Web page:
I agree with the comments made by Jesse Mazer and Saibal Mitra, and
would go further to suggest that there *necessarily* exists a continuous
series of intermediates between any two minds, if you allow that
essentially a mind is a mathematical structure - an algorithm or a
computer program. You are not then restricted to constructing only those
minds which could in theory be implemented on a human brain, or by
making sequential changes in one person's brain to arrive at another
person's brain. Using your PC/ Mac example, this would be like saying
that although it might not be possible to convert one into the other by
means of wirecutters and soldering iron, there are a large number of
possible operating systems between OS X and Windows XP, all running on a
general purpose computer, which would provide the required gradual

Having said that, I still think it misses the point. The fact that
Parfit's thought experiments sometimes seem to have a degree of
scientific plausibility is just a bonus that makes his writing more
entertaining. Parfit's ideas on personal identity are squarely in the
tradition of John Locke, who wrote about transfer of "consciousness"
from one person to another, suggesting that it is this consciousness
(which importantly includes the donor's memories) which determines
identity rather than the physical body in which it happens to reside.
Clearly, this kind of mind transfer was a completely ridiculous notion
in the 17th century, and probably still is. But technical feasibility
(or indeed physical possibility) was not part of Locke's argument, nor
was it used as ammunition against him by his philosophical opponents.
His argument was that IF it were possible to transfer memory etc. from
one person to another, THEN the recipient would feel himself to be the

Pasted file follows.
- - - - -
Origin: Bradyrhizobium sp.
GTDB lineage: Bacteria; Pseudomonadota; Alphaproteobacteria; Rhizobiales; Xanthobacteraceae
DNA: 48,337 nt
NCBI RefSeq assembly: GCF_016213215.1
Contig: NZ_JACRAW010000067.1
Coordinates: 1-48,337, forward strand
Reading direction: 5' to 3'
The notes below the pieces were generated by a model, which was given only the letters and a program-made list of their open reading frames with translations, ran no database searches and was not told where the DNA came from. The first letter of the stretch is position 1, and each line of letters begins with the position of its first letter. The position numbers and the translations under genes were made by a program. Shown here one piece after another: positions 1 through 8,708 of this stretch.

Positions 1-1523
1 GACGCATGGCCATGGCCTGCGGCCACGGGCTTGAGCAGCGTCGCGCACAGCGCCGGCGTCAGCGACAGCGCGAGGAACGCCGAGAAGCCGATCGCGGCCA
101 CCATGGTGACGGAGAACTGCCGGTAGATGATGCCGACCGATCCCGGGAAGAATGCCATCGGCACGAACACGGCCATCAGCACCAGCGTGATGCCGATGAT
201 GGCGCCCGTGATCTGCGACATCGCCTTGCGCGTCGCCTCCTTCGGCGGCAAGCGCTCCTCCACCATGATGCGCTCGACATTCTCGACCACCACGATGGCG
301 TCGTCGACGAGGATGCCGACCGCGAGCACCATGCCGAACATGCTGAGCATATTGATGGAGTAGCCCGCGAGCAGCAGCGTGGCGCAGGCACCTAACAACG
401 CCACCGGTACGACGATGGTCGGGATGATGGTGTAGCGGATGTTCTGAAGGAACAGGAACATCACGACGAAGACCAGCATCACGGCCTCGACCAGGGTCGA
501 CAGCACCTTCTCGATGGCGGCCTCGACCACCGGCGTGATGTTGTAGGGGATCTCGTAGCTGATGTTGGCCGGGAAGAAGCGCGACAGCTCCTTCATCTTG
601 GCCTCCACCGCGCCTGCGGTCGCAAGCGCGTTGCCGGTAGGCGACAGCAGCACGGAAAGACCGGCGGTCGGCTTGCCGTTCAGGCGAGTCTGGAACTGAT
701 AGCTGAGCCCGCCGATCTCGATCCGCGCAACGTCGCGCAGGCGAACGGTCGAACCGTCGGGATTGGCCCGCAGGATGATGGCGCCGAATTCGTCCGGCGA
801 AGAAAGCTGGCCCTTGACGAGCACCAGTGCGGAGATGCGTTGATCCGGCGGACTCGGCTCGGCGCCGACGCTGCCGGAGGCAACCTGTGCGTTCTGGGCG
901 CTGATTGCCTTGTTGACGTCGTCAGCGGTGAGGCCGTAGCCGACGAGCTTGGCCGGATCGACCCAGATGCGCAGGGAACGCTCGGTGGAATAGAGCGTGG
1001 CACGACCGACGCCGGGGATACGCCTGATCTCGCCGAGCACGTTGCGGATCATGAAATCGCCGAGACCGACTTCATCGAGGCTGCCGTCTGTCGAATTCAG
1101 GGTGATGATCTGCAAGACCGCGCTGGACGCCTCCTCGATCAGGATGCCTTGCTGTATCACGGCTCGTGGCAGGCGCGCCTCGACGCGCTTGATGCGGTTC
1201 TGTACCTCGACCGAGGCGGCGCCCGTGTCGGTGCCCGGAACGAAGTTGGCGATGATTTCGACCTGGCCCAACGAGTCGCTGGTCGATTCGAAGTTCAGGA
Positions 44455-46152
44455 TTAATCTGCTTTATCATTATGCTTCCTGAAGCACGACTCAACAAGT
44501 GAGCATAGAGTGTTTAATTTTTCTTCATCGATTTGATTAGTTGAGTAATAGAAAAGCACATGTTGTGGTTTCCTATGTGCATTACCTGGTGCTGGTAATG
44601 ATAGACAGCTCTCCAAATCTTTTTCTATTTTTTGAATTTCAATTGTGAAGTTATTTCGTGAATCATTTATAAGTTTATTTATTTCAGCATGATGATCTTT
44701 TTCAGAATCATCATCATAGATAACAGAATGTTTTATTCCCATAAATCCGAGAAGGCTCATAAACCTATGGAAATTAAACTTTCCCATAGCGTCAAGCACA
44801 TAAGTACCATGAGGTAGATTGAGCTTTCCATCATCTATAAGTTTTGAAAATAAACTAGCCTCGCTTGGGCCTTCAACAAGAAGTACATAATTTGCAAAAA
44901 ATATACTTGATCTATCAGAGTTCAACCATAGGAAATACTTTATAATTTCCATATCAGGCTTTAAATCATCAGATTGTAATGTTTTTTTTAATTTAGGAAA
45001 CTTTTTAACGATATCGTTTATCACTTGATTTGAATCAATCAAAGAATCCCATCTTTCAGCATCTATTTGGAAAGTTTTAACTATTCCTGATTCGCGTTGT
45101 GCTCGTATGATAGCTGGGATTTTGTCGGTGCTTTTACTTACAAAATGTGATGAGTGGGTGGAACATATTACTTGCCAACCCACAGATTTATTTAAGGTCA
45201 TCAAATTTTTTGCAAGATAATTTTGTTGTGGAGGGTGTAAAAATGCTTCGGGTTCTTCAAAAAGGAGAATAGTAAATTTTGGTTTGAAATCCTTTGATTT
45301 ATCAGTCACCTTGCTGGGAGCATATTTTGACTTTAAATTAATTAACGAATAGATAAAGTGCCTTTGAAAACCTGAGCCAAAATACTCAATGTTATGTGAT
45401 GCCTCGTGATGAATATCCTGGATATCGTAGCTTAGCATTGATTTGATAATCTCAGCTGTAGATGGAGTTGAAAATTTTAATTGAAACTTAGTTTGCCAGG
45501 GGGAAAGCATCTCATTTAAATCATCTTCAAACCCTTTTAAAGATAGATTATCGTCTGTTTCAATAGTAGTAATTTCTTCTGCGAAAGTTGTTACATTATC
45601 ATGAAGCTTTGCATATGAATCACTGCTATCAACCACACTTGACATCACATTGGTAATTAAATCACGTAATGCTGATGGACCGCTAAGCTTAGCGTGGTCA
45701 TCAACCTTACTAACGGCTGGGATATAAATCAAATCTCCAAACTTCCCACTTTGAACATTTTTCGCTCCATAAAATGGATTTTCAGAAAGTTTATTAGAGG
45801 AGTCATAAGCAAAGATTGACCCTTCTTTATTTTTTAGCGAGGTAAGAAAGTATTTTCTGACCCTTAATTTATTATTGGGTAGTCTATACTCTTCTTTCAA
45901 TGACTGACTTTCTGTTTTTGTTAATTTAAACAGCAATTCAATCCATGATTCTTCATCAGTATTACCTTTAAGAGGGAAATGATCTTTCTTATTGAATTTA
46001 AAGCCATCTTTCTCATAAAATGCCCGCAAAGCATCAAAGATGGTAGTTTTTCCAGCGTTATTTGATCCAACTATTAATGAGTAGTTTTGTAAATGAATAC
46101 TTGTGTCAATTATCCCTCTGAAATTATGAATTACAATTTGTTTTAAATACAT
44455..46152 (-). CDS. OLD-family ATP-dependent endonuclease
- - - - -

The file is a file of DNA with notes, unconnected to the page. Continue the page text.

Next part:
donor, even though he would notice that he had a completely different
body. Opponents of this view argue that it is NOT the case that transfer
of memories etc. from one body to another - WERE it possible - would
result in transfer of personal identity (see R. & P. chap 10.82 for
Bernard Williams' thought experiment, for example).

Stathis Papaioannou

> -----Original Message-----
> From: everything-list@googlegroups.com [mailto:everything-
> [EMAIL PROTECTED] On Behalf Of Russell Standish
> Sent: Monday, 29 May 2006 8:22 PM
> To: everything-list@googlegroups.com
> Subject: Re: Reasons and Persons
> On Mon, May 29, 2006 at 07:15:33PM +1000, Stathis Papaioannou wrote:
> >
> > I don't see why you are so sure about the necessity of passing
> > non-functional brain structures going from you to Napoleon. After
> > there is a continuous sequence of intermediates between you and a
> > fertilized ovum, and on the face of it you have much more in common
> > mentally and physically with Napoleon than with a fertilized ovum.
> > However, technical feasibility is not the point. The point is that
> > (let's say magically) your mind were gradually transformed, so that
> We need to be a bit more precise than "magically". In Parfit's book he
> talks about swapping out my neurons for the equivalent neurons in
> Napoleon's brain. Sure this is not exactly technically feasible at
> present, but for thought experiment purposes it is adequate, and
> suffices for doing the teleporting experiment.
> The trouble I have is that Napoleon's brain will be wired completely
> differently to my own. Substituting enough of his neurons and
> connections will eventually just disrupt the functioning of my brain.
> Perhaps there is some other way of passing through functioning brain
> states, but not in the way Parfit describes it. Perhaps there is a way
> going through a sequence of brains states to when I was an embryo,
> then reversing the process via developing Napoleon's brain. But would
> each stage be conscious? It is still debatable whether children under
> the age of 12 months are conscious (eg in the sense of being
> self-aware), let alone the mind of a foetus.
> All I can say is that things are definitely more subtle than Parfit
> implying.
> --
> --
> A/Prof Russell Standish                  Phone 8308 3119 (mobile)
> Mathematics                                  0425 253119 (")
> UNSW SYDNEY 2052                       [EMAIL PROTECTED]
> Australia
> http://parallel.hpc.unsw.edu.au/rks
>             International prefix  +612, Interstate prefix 02
> --

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